Pseudo-religious scholars play a vital role in enticing naïve minds to resort to violence in the name of religion and God. Their decrees range from depriving a woman of education to confining her to the four walls of the house to hitting her if she is found negligent of her role as a wife or daughter and even to killing her if she willingly seeks divorce.

Marrying out of choice and not covering one’s head might not be considered ethical by the general norms of many societies, however, certainly does not call for execution. Most of us know that honour cannot be tainted by talking to a man or seeking a divorce. However, our blind faith on these hears, speak and see ‘only evil’ people is so strong that it overtakes rationality.

Another fallacy requiring much correction is that honour killings are considered synonymous with Muslims and their religious practises. However, that is not entirely true.

According to a survey conducted in United Kingdom, almost two-thirds or 69 per cent of young British-Asians, aged between 16 and 34, consider that families should live in accordance with the societal norms and abide by the rules of ‘honour’ laid down by their respective cultures. Seventy per cent Muslims hailed the idea of living an ‘honourable’ life whereas 79 per cent of Sikhs had similar views.

Whether we talk about Sikh women who were killed by their own kinsfolk during the partition of 1947 so that they could be saved from the wrath of Muslim men or Saudi school girls who were left to die in a burning school in 2002 because they could not fetch their abayas in a rush to save their lives or Pashto singer Ghazala Javed who fought against all the odds for her passion to sing but was brutally murdered in 2012, it is evident that we have not progressed much from the societies that buried daughters alive at the time of their births.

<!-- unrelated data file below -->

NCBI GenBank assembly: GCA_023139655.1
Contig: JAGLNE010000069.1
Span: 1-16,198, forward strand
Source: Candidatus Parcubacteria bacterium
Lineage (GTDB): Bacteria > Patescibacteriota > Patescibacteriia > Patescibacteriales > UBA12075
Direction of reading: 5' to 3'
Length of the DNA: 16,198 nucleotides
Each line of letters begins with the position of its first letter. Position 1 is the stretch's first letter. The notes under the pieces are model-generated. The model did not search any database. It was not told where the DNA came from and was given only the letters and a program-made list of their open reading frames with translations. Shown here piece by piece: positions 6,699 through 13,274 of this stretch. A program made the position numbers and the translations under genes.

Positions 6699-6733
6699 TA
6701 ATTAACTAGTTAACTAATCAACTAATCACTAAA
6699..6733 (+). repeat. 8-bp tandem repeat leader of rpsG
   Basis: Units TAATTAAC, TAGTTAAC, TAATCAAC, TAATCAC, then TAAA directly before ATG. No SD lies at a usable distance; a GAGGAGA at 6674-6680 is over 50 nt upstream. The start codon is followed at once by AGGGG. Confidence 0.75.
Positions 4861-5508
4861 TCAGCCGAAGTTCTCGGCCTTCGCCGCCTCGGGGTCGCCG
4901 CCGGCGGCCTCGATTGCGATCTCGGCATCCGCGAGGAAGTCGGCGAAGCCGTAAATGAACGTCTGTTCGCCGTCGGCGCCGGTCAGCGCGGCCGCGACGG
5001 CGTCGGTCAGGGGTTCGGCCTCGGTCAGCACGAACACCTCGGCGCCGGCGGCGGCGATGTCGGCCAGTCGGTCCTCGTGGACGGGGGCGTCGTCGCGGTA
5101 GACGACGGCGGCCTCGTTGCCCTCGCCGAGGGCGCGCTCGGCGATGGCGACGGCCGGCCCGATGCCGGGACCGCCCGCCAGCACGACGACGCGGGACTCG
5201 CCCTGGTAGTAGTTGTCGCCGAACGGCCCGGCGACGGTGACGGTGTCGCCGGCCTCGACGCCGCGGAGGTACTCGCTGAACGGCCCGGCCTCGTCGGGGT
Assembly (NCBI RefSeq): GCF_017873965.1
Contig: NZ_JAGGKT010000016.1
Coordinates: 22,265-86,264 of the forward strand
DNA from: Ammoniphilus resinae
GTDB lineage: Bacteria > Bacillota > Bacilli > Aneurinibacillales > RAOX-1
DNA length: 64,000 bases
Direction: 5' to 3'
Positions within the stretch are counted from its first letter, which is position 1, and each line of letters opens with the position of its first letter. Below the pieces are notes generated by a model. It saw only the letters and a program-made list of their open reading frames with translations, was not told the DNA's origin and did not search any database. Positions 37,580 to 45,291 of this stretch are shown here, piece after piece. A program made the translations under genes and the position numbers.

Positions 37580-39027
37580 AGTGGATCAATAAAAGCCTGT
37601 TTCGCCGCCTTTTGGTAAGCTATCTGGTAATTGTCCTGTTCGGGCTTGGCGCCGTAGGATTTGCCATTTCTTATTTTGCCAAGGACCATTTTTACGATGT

I believe that all religions instruct their followers to respect and protect women under such circumstances. The women whose lives were cut short due to such medieval practises did not breach any moral or ethical boundaries. Unfortunately, the same cannot be said about the people who were responsible for their untimely deaths.

The absurd idea of saving one’s honour by squeezing the life out of a woman is not only despicable but is also a crime against humanity requiring severe sentence. Killing in the name of religion or otherwise for honour is nothing but brutal murder.

Have we not infiltrated enough minds to manoeuvre their cognitive processes? Have we not played enough games with religion already? Have we not killed enough humans to satisfy the demons inside us? How many more dead bodies will make us realise that this senseless carnage will not land us a mansion in paradise?

The answers to the aforementioned questions are quite apparent and unfortunately most of us know them, however, remain to live in silence fearing for our own lives. It is important to understand that every honour crime tightens the noose around our own necks and brings us one step closer to the clutches of the death of a progressive society.

Everyone is entitled to live a full life and the only honourable thing to do is to recognise that right.

Faiza Mirza is a Reporter at